Rarely, my ex would sing to me, I don’t know what scale he used, maybe Arab, seventeen steps to the octave, or Chinese, five. It was microtonal a- harmonic, its staff was of the bass clef, but I don’t know how far below baritone it went, C below middle C or lower, down into those mineral regions—I would ask it of him directly, I would be lying along him, and would say to him, softly, confiding, “Do me some low notes,” and he’d open his wide, thin-lipped, tone-deaf Cupid’s-bow mouth, and seek down for a breath near the early deposited shales, he would make the male soundings, and if I had been finishing I would again, deep level bubble of a whole note slowly bursting. I think he loved being loved, I think those were the cadences, plagal, of a good, lived life. He liked it a long time, tonic, dominant, subdominant, and now I want to relearn the intervals, to journey with a man among the thirds and fifths, augmented, diminished, with a light touch, sforzando, rallentando, agitato, the usual adores and dotes—and of course what I really want is some low notes.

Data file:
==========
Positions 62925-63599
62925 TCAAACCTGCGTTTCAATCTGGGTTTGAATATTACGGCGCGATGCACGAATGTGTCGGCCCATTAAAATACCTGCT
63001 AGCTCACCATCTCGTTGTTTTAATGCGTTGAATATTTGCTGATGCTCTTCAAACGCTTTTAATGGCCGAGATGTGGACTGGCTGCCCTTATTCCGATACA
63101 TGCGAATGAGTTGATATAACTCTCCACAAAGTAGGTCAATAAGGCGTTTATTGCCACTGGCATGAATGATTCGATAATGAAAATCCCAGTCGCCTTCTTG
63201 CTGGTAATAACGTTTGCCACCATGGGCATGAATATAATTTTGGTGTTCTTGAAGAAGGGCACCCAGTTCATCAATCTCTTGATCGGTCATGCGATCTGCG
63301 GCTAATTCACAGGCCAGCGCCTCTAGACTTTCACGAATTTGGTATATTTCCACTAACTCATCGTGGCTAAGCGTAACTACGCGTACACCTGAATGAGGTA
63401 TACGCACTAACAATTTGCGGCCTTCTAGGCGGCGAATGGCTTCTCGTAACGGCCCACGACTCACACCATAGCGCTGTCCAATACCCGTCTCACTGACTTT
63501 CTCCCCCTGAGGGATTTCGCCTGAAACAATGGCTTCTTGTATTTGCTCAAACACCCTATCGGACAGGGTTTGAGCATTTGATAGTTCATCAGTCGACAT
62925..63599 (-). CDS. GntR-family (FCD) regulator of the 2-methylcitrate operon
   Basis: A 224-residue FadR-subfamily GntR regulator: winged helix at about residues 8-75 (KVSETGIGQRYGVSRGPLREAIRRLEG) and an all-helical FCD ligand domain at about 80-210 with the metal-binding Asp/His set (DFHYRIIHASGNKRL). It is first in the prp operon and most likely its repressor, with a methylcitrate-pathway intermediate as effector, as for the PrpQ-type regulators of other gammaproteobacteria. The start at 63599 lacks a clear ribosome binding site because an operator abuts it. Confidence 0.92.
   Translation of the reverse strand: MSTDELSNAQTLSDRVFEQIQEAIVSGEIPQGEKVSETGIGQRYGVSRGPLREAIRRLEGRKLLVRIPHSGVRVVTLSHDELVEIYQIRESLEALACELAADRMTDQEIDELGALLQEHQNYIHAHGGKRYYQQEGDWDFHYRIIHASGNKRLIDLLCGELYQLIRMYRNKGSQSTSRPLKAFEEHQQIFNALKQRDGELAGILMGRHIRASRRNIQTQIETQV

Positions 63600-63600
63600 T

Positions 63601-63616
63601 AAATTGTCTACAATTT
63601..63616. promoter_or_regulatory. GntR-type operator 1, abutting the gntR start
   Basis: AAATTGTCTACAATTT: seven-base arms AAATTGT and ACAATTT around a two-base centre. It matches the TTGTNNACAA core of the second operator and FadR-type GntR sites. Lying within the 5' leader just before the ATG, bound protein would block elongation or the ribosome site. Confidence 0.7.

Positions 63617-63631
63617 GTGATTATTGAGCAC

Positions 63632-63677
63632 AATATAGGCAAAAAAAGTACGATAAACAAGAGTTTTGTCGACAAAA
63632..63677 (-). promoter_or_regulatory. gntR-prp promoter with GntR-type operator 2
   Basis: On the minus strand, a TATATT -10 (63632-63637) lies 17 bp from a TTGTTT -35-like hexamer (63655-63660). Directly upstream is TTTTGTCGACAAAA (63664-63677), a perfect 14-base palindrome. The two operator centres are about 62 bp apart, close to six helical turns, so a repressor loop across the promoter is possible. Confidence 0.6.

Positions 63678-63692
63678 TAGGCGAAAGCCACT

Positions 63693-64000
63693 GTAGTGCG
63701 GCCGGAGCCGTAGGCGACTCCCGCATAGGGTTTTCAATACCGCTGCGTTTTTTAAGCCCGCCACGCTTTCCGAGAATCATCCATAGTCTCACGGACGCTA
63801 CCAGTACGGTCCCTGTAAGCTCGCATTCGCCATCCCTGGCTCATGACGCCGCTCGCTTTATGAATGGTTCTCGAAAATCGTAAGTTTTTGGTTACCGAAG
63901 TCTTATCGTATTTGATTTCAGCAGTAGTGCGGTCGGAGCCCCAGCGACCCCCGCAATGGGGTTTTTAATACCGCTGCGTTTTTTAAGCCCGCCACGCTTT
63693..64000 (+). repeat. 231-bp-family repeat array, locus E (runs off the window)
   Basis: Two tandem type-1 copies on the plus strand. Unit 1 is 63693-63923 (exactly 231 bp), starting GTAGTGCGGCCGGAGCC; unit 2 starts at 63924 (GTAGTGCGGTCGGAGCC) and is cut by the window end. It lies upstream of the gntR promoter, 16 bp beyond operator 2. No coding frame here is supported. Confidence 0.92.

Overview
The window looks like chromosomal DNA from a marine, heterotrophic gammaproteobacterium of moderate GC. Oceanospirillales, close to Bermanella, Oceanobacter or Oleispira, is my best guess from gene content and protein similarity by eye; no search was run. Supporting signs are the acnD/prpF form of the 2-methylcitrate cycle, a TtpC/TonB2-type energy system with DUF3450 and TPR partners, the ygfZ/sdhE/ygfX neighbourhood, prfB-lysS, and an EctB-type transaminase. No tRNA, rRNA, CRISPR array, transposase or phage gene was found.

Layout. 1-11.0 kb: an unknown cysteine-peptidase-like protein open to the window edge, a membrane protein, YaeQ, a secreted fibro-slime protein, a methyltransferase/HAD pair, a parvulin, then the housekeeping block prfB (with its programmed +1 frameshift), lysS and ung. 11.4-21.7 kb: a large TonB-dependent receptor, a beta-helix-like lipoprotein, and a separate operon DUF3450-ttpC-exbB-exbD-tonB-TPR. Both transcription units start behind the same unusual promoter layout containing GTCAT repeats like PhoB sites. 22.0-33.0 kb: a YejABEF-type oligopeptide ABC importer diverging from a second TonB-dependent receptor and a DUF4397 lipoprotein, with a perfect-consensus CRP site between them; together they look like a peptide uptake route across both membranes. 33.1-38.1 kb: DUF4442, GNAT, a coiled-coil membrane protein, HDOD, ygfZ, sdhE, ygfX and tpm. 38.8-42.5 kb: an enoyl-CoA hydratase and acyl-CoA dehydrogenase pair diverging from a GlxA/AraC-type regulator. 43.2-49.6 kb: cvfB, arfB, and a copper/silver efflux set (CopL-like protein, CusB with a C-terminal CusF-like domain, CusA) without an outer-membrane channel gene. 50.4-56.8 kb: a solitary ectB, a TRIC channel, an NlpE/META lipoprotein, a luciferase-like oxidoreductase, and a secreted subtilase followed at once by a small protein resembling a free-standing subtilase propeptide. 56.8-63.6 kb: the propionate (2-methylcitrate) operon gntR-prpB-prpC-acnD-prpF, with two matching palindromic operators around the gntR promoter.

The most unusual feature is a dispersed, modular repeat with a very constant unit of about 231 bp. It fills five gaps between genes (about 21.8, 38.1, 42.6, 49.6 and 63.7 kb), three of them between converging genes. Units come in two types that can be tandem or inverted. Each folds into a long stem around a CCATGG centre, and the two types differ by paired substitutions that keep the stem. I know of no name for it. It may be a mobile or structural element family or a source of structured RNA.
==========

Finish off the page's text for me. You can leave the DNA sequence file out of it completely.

Sharon Olds teaches poetry workshops in the Graduate Program in Creative Writing at New York University. Her next book, called Odes, hopes to be out September 2016.